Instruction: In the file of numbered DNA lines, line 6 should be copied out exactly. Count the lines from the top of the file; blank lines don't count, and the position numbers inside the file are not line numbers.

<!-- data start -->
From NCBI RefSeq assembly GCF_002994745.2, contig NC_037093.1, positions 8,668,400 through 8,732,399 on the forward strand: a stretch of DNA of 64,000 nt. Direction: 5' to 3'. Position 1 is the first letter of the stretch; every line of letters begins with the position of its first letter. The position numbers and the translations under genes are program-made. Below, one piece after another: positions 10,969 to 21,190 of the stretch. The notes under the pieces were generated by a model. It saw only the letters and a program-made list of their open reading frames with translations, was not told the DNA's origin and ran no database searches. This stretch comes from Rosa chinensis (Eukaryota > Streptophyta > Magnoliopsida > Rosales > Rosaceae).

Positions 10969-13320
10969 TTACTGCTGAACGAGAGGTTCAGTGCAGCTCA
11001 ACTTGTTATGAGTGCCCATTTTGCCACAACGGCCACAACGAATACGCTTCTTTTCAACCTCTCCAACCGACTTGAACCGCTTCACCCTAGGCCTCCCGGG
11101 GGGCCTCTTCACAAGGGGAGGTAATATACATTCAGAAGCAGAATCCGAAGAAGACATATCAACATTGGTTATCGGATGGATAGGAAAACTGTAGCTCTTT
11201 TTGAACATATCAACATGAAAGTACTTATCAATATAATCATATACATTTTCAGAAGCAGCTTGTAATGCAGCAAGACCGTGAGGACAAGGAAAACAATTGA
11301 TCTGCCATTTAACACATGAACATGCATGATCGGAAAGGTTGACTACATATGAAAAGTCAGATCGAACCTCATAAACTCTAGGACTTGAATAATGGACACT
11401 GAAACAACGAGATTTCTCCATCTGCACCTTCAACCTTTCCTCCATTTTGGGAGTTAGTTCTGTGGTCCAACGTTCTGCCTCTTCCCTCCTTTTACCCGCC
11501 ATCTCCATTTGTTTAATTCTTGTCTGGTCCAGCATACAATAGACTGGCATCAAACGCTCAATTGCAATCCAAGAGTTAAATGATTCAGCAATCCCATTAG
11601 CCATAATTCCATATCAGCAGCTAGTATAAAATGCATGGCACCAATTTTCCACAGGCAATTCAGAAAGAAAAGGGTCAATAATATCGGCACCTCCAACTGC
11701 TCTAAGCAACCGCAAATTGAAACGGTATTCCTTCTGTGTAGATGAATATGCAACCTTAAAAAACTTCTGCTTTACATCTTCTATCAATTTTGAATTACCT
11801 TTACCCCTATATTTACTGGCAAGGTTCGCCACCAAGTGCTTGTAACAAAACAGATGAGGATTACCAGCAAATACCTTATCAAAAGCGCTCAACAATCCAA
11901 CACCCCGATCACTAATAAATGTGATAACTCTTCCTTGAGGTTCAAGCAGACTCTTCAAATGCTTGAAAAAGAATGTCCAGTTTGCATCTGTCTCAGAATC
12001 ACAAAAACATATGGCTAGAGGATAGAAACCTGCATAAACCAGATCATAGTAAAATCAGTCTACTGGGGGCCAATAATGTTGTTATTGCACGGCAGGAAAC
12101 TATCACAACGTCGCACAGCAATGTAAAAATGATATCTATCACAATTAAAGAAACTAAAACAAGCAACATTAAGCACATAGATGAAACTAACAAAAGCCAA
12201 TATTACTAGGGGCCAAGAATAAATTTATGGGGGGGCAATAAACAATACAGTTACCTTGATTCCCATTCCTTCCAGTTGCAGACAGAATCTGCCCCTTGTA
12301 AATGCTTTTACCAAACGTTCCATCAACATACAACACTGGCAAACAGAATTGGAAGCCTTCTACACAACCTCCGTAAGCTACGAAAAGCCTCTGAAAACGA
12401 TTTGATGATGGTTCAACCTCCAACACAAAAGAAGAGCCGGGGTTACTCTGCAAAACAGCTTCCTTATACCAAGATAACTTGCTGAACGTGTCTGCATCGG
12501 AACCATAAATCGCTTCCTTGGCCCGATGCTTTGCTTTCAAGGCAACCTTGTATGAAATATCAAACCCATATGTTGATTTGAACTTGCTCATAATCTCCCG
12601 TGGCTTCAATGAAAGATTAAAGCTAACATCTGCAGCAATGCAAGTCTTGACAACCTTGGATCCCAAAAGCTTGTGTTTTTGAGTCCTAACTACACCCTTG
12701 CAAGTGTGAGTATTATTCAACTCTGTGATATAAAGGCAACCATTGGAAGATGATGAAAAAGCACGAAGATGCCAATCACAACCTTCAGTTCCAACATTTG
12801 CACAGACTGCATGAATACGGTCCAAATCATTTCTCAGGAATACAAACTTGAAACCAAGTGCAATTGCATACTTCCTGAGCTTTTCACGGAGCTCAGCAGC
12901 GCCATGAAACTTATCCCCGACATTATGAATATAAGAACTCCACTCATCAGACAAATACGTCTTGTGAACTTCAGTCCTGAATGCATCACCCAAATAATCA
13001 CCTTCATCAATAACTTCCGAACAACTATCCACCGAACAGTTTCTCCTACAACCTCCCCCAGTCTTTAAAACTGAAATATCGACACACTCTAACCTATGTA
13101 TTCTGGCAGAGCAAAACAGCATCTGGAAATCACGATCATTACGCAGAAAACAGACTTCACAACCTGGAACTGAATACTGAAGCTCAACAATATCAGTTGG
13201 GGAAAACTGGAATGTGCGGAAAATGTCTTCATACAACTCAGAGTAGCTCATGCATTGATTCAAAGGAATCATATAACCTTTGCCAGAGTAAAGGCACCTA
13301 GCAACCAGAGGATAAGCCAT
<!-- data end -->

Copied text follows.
11201 TTGAACATATCAACATGAAAGTACTTATCAATATAATCATATACATTTTCAGAAGCAGCTTGTAATGCAGCAAGACCGTGAGGACAAGGAAAACAATTGA